This Blu-ray allows us to see all the awful dialogue and lifeless action sequences of Paul W.S. Anderson's Alxendre Dumas adpatation in absolutely stunning high-definition quality....
Summit / 111 Minutes / 2011 / Rated PG-13 / Street Date: March 13, 2012
Paul W.S. Anderson is one of the luckiest guys in Hollywood: He has Milla Jovovich on his arm, and studios continue to keep giving him work. Roundly heralded as one of the most incompetent filmmakers of our generation, the guy somehow keeps milking enough money out of Resident Evil movies and other futuristic actioners (Soldier) that he gets access to direct projects like The Three Musketeers, a post-millennial reboot of the beloved adventure tale. I don't know how he does it.
A response to this Blu-ray edition of the film is two-fold. On one hand, you have the disc itself, which is an absolute gem. in terms of technical savvy and illuminating bonus material, The Three Musketeers is a perfect encapsulation of what Blu-ray can accomplish: It marries high-def clarity with seamless viewer interaction. Unfortunately, there's no way around the fact that The Three Musketeers isn't just a runt of a movie - it's a megastorm of a dud. Failing on all fronts, Anderson may be able to utilize technical cinematic elements to grand results, but the cast here is emotionally and dramatically unable to do anything with The Three Musketeers' material.
The title characters - played by Matthew Macfayden, Luke Evans, and Ray Stevenson - have some trouble at a Venice fair of sorts when the beautiful Milady (Jovovich) sells out the trio, instead giving the long-desired plans for an airship by Leonardo Da Vinci to their rival, the Duke of Buckingham (Orlando Bloom). This act breaks up the band a bit - this is made official when the mean ol' Cardinal Richelieu (Christoph Waltz) demands it to be so - but after some time passes, young D'Artagnan (Logan Lerman) decides that it's time to get the boys back together and swashbuckle their way through new adventures. And they do.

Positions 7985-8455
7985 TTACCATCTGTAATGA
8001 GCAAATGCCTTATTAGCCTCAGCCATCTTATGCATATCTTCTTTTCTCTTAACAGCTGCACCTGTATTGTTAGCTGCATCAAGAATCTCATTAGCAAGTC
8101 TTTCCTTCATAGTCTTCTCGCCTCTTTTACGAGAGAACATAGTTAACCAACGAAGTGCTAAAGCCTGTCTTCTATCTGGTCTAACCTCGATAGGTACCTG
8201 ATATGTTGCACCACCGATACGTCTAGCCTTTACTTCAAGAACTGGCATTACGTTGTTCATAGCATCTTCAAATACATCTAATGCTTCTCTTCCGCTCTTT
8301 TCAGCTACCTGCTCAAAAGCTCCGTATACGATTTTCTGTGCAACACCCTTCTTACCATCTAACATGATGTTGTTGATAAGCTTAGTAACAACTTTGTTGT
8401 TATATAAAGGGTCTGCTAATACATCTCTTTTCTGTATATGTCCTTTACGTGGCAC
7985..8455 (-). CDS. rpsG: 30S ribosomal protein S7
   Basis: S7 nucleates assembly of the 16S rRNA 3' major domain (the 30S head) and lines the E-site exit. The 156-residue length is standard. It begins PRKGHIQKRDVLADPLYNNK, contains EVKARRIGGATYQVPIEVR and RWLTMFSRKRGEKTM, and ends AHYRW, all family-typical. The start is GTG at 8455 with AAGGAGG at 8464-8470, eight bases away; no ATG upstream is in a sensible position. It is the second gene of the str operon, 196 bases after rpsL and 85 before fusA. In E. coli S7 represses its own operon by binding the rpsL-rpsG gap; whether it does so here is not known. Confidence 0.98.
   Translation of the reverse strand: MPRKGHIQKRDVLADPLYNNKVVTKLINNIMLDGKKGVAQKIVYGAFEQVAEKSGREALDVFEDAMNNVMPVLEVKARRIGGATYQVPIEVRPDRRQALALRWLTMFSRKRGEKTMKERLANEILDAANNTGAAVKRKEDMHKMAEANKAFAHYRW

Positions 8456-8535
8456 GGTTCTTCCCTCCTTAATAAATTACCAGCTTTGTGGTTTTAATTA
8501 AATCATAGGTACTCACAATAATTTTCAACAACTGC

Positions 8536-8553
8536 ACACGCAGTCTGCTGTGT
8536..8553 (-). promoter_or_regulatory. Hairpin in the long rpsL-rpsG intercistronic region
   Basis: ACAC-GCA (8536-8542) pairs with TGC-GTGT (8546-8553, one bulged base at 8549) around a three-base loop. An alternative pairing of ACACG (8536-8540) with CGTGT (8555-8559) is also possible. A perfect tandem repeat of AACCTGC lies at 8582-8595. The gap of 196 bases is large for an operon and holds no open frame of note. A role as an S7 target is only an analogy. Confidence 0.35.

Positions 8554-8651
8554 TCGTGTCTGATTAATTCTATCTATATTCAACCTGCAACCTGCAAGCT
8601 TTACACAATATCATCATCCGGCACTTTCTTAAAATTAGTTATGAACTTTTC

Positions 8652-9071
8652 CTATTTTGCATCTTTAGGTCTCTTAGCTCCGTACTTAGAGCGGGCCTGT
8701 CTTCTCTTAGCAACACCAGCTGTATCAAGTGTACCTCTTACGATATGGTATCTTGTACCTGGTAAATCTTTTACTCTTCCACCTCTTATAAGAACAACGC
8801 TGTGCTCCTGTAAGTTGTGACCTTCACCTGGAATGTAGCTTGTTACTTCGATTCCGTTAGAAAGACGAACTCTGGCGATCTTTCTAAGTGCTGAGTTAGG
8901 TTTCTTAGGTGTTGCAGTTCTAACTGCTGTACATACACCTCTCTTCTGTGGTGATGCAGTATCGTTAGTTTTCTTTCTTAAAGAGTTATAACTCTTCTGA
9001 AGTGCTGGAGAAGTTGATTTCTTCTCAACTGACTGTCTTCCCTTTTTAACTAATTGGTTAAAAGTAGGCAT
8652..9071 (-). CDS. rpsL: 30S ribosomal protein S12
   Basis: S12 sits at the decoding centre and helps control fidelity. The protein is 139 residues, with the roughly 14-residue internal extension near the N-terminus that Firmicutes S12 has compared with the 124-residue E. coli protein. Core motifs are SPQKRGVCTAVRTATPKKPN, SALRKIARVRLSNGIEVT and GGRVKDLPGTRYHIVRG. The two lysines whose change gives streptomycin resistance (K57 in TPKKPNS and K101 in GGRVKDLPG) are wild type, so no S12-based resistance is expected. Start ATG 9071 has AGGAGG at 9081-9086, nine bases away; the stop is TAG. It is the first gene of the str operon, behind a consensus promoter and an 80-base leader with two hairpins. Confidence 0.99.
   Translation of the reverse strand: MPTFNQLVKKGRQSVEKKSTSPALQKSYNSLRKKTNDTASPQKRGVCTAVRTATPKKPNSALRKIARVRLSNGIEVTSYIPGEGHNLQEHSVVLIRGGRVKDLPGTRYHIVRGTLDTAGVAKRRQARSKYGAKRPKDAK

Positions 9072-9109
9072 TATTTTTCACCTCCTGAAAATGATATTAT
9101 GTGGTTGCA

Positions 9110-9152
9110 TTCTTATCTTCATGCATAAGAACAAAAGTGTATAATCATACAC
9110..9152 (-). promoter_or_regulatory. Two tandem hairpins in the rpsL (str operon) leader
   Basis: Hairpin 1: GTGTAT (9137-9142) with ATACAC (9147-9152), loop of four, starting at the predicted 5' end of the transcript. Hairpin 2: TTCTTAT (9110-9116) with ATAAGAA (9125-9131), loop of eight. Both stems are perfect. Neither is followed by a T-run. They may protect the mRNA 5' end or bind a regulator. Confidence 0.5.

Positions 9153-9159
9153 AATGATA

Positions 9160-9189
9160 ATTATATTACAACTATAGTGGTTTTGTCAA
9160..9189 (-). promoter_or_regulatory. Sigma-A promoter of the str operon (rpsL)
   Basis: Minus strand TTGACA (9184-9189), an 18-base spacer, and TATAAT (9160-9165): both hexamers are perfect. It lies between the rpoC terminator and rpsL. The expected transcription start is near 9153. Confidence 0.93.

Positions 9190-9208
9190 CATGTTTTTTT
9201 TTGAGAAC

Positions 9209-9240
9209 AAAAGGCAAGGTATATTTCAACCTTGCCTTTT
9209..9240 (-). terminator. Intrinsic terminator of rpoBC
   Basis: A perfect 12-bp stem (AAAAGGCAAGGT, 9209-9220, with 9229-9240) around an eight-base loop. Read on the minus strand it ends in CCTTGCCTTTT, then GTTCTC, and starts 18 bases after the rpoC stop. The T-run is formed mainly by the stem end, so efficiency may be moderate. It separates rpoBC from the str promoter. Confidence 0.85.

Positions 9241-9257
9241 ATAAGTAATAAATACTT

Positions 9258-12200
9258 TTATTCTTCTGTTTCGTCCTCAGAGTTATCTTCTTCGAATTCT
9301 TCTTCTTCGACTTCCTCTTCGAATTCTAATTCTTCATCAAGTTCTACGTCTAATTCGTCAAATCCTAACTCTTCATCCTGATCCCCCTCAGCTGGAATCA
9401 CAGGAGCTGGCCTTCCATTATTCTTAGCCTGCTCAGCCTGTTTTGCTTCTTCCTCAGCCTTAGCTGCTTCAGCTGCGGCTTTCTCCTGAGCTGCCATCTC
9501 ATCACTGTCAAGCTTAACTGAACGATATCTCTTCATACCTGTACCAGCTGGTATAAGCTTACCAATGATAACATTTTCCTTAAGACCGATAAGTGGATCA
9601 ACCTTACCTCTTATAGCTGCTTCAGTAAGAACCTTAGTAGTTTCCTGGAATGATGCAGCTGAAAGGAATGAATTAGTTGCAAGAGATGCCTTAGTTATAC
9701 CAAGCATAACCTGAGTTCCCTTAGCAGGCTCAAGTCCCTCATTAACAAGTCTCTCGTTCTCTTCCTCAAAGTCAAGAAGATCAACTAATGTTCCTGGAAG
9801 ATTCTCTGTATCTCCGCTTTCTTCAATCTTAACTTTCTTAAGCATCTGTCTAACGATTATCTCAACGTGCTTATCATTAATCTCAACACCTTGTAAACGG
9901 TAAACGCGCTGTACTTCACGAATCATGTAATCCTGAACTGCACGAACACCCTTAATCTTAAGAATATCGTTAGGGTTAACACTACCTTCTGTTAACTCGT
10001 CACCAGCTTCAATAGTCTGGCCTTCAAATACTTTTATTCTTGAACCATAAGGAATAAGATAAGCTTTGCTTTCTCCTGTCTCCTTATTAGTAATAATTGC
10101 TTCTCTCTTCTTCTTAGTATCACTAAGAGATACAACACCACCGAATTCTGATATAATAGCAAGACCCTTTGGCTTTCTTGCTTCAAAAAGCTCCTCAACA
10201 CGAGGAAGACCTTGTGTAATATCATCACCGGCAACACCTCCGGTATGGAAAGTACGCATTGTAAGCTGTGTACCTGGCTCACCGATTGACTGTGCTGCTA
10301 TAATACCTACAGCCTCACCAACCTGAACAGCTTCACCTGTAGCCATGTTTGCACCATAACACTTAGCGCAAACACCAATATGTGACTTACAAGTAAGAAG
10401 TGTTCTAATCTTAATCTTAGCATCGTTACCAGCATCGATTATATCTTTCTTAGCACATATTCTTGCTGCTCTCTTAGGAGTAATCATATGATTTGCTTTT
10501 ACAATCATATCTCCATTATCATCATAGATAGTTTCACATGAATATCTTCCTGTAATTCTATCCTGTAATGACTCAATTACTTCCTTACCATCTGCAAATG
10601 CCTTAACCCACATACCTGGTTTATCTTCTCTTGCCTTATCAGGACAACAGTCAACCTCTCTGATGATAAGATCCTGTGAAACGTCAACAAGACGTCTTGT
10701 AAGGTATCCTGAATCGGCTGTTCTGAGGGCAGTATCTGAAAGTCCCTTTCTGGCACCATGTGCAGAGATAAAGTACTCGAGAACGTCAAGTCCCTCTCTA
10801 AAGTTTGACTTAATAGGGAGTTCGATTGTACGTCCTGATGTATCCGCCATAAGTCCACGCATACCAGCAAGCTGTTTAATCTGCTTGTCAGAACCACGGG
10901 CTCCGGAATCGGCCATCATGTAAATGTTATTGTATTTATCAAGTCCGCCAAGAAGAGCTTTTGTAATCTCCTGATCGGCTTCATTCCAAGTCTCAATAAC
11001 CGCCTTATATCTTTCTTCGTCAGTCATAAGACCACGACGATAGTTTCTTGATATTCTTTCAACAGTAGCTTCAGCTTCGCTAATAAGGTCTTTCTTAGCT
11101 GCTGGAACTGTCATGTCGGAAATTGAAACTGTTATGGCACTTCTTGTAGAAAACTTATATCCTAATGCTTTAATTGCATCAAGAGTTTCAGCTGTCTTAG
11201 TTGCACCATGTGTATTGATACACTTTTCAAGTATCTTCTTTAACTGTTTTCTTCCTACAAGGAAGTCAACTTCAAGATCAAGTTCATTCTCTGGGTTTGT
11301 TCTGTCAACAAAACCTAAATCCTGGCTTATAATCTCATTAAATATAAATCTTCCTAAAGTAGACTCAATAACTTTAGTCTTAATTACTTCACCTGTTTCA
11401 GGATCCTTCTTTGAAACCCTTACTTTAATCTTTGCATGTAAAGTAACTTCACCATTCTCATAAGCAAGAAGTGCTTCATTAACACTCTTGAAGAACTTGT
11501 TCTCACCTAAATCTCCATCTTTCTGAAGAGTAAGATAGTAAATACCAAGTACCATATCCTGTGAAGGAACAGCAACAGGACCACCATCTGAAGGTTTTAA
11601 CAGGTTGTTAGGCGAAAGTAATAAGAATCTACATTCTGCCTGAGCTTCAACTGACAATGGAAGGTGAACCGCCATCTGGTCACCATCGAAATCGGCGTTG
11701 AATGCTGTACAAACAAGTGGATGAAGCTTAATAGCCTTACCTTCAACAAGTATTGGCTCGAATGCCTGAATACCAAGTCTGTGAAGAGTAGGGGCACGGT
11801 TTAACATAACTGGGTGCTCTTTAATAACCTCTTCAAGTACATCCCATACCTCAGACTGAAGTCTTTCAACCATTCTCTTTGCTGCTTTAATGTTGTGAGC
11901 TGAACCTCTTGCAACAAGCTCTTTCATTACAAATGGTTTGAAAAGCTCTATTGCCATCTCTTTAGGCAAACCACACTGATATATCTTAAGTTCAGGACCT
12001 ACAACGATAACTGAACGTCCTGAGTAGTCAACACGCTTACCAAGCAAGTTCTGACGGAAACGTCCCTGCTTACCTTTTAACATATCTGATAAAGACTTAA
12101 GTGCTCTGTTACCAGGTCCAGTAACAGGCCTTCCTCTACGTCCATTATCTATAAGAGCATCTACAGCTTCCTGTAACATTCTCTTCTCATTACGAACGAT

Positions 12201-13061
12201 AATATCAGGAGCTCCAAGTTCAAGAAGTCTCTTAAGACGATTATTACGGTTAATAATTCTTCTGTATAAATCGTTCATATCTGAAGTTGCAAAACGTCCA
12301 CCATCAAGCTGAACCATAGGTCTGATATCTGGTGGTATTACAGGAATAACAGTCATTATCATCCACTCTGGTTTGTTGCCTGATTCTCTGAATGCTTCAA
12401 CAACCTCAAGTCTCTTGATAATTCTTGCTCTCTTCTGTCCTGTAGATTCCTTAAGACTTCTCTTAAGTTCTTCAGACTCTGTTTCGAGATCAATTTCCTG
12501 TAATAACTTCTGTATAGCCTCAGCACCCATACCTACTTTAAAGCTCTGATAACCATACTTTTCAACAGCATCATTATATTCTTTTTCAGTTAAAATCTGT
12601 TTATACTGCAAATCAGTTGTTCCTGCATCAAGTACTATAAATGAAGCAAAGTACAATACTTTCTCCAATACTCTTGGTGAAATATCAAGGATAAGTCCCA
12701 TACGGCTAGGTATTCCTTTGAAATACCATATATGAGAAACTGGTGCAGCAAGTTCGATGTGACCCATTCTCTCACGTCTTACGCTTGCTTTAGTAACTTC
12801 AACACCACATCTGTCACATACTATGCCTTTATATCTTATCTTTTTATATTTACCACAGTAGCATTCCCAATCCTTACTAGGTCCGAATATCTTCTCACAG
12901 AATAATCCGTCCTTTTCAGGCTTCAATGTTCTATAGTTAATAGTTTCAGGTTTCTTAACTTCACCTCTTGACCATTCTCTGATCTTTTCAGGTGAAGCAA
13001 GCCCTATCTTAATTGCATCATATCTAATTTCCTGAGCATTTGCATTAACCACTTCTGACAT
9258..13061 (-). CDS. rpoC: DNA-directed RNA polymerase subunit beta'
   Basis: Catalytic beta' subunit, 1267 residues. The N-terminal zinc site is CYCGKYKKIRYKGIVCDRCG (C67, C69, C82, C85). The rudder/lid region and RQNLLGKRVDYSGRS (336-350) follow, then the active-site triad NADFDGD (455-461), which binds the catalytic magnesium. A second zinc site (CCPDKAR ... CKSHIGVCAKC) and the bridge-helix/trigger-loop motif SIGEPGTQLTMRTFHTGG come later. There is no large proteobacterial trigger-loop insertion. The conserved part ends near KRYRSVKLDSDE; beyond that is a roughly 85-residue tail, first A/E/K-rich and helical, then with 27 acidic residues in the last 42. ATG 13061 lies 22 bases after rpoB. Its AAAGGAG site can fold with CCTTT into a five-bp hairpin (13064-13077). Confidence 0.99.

Any vestige of the original material in Anderson's Three Musketeers waves bye-bye in the opening credits here. This may be a Dumas adaptation in name and base construction, but every element of the story's plot design and character evolution has been dumbed down so heavily that there really is no way for anyone on screen to wriggle out from underneath it. Rightly lambasted by critics during its underperforming theatrical run, on Blu-ray The Three Musketeers may offer an occasional high-def home theater thrill, but that's exclusively accomplished by the guys and girls turning the knobs behind this picture's seismic video and audio capacities, not Anderson himself.